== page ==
This is a film that explicitly asks you to scream at certain points. (I’ll note, everyone at the Music Box gamely participated, myself included! It was a lot of fun!) However, the crux of the film is centered around a woman who cannot scream, who has no voice, who can only communicate via visual motions. What’s more filmic than that?

Castle gets a lot of shit for being a schlocky, gimmicky director. Yes, he definitely more than leaned into that, but hell, so did Hitchcock. Did Castle rig up electrical shocks in theater seats to thrill audiences? Yes. Did I attend a screening featuring a number of campy interactive performances, solely meant to titillate? Yes. However, the work does have an empathic heart beating under the schlock.

If you do choose to watch THE TINGLER, please bear that in mind.


Every once in a while I completely miss the mark with a film, and I certainly did so with REPO! THE GENETIC OPERA when I first saw it, fucking fifteen years ago.

“Zydrate comes in a little glass vial.”

“A little glass vial?”

“A little glass vial.”

“And the little glass vial goes into the gun like a battery. /

And the Zydrate gun goes somewhere against your anatomy /

And when the gun goes off it sparks and you’re ready for surgery. Surgery.”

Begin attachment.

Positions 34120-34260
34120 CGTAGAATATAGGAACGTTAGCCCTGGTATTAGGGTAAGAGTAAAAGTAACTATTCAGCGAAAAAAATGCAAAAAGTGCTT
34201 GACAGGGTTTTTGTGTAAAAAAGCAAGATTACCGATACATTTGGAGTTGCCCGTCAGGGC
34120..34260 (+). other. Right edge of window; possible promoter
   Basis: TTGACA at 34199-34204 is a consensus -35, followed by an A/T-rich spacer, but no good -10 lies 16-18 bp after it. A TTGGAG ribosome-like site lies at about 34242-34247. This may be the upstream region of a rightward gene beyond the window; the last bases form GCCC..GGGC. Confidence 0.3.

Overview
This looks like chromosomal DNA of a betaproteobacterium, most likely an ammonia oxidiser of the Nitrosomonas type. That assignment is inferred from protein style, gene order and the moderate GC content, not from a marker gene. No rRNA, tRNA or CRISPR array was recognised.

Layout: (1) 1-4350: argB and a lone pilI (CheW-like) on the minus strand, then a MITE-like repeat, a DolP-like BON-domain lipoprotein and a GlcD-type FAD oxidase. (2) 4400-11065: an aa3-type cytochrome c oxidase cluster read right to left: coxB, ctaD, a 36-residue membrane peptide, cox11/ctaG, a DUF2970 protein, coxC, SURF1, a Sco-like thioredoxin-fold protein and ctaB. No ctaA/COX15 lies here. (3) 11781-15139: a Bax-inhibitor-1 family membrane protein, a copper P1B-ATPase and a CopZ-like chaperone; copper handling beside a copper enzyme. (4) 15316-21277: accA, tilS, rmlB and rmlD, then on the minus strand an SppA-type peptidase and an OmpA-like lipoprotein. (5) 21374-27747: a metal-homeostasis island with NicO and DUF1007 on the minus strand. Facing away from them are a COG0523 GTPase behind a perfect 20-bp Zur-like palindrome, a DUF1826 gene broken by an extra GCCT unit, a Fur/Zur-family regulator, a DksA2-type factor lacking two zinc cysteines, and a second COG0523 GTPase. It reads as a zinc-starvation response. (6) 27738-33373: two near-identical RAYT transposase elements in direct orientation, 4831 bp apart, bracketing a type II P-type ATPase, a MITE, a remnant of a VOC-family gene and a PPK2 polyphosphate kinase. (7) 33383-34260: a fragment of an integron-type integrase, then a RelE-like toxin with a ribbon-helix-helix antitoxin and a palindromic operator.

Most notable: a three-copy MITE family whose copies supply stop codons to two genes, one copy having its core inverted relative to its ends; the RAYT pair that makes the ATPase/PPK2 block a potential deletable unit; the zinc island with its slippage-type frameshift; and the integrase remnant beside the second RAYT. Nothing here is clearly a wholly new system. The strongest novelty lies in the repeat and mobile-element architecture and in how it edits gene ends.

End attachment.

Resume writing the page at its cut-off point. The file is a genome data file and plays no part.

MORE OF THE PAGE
REPO! THE GENETIC OPERA (REPO! going forward) musically portrays a BLADE RUNNER inspired dystopian future where massive organ failures wipes out the bulk of the population. The company GeneCo, run by CEO Rotti Largo, facilitates organ replacement and refinement on a payment plan but, if you miss a payment, they’re legally able to repossess organs by any means necessary.

We’re then introduced to Shilo, an extraordinarily pale Alexa PenaVega, the daughter of Ritto’s ex-fiancée and who has rare blood disease. Shilo is overly sheltered by her father Nathan, sinisterly portrayed by Anthony Steward Head. Matters escalate as everyone — including Rotti’s three desperate children, which includes SKINNY PUPPY’s ogHr — work towards their own self-interests.

“Lungs and livers and bladders and hearts /

You’ll always save a bundle when you buy our genetic parts /

Spleens and intestines and spines and brains /

High are our prices but our quality’s the same”